Where Is Grandma?

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The computer swallowed grandma
Yes, honestly it’s true.
She pressed ‘control’ and ‘enter’
And disappeared from view.

It devoured her completely.
The thought just makes me squirm.
She must have caught a virus
Or been eaten by a worm.

In desperation, I asked Jeeves
My search it did refine.
The reply from him was negative,
Not a thing was found online.

So, if inside your ‘inbox’
My grandma you should see,
Please ‘copy,’ ‘scan,’ and ‘paste’ her
And send her back to me!*

*unknown author

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Words And Phrases

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A diamond is forever – with divorce rates up, is that still true?

A dog is man’s best friend – I love dogs as much as the next person but shouldn’t your spouse be your BF?

A skeleton in the closet – let’s hope that isn’t a literal meaning.

A watched pot never boils – a quaint expression but, obviously, untrue.

I understand and appreciate the feeling cited above. But we cannot live fortune cookie lives. We can’t possibly take a few nice words (written on a small, folded piece of paper and shoved inside a dessert) seriously. We hear about tragedy and suffering on the news all day long. We see injustice and cruelty all around us. Sure, it’d be great to live in a world wearing rose-colored glasses but, eventually, reality will cross our path and bite us in the butt.

So, by all means, think positively and be considerate of those around you. But know that, against our better judgment, words CAN sometimes hurt!

My Dream Job

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“Hello… Hello… Is anybody there?” I often hear this refrain from my Mom who just can’t seem to figure out ‘call waiting.’ I put it on her phone so that she would never miss an important call (from me) while chatting with her friends. I might need to tell her that I’ll be home late or that they didn’t have the library book she asked me to pick up for her and is there a second choice on her list. But if she’s going over the crossword puzzle answers or debating politics for the umpteenth time with her friends then I better just give up and come home (of course then she’ll tell me she was worried sick and why didn’t I call).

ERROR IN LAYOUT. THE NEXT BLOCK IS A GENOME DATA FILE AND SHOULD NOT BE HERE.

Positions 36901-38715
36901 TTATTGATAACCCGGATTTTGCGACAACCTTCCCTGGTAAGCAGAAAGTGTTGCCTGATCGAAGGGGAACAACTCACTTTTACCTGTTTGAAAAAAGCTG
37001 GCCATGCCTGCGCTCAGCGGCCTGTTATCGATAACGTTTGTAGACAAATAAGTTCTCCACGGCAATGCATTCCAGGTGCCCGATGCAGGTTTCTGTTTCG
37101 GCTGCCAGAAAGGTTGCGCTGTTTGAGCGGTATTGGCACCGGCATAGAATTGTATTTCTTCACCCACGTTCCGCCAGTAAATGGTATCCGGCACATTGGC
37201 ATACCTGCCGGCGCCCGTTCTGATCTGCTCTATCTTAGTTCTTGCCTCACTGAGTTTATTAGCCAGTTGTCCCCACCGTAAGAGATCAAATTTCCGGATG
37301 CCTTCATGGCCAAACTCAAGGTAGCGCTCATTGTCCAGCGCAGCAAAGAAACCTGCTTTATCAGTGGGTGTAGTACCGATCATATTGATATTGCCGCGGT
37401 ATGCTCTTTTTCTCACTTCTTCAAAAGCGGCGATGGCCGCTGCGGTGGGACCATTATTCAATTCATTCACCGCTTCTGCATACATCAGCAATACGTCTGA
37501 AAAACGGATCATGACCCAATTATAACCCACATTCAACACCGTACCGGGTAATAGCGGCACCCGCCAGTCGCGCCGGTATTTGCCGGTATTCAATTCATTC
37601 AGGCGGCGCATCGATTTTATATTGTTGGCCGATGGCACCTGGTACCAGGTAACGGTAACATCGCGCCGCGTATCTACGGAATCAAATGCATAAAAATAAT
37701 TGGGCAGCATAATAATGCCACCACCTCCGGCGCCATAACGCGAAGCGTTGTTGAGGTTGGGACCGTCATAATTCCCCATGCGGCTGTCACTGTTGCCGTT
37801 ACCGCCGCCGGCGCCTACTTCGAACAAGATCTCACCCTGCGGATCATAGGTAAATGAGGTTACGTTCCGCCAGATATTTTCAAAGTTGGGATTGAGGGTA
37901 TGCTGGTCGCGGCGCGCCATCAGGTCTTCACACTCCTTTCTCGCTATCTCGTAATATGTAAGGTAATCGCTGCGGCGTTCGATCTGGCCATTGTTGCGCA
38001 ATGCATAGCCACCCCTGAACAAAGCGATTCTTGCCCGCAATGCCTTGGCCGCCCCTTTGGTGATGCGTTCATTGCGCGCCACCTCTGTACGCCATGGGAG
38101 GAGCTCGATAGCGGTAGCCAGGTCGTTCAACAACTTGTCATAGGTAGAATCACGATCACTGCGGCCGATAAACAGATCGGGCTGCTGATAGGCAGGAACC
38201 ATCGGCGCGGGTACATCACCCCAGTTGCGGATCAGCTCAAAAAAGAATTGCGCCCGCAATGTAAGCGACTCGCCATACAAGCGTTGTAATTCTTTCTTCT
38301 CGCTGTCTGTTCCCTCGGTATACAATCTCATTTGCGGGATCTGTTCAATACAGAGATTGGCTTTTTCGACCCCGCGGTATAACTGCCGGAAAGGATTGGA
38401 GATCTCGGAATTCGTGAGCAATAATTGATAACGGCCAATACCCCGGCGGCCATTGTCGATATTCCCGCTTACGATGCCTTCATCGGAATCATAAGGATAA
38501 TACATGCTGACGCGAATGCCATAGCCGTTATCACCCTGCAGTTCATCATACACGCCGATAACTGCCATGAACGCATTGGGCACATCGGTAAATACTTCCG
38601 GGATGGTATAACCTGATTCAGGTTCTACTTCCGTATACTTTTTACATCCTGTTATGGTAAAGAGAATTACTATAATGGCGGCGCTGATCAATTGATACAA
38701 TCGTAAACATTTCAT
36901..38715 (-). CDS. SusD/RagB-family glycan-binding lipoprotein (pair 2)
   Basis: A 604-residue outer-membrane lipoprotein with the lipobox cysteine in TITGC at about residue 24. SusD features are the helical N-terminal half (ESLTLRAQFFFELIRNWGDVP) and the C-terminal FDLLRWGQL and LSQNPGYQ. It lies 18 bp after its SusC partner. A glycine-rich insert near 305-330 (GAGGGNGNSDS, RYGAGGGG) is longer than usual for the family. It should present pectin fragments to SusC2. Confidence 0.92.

There’s been a fairly contentious TV battle going on in our home, too. We have several TVs (one in each room not including the bathrooms) so it’s not like you’re outta luck if one of them goes dark. I have repeatedly shown my mother the art of HD and explained that the HD TV does not respond as well on standard channels so just add 500 to all your favorites and the TV will be your new best friend. Simply waiting for a service call is, obviously, not an option.

I’ve long since lost the ‘computer’ war with my folks but that doesn’t mean they don’t see the good that my having one does them (in full disclosure, I don’t actually have one either because I do all my business on my phone). 

For instance:

  • “Ellen, what is 10 across and 29 down – can you look that up for me?”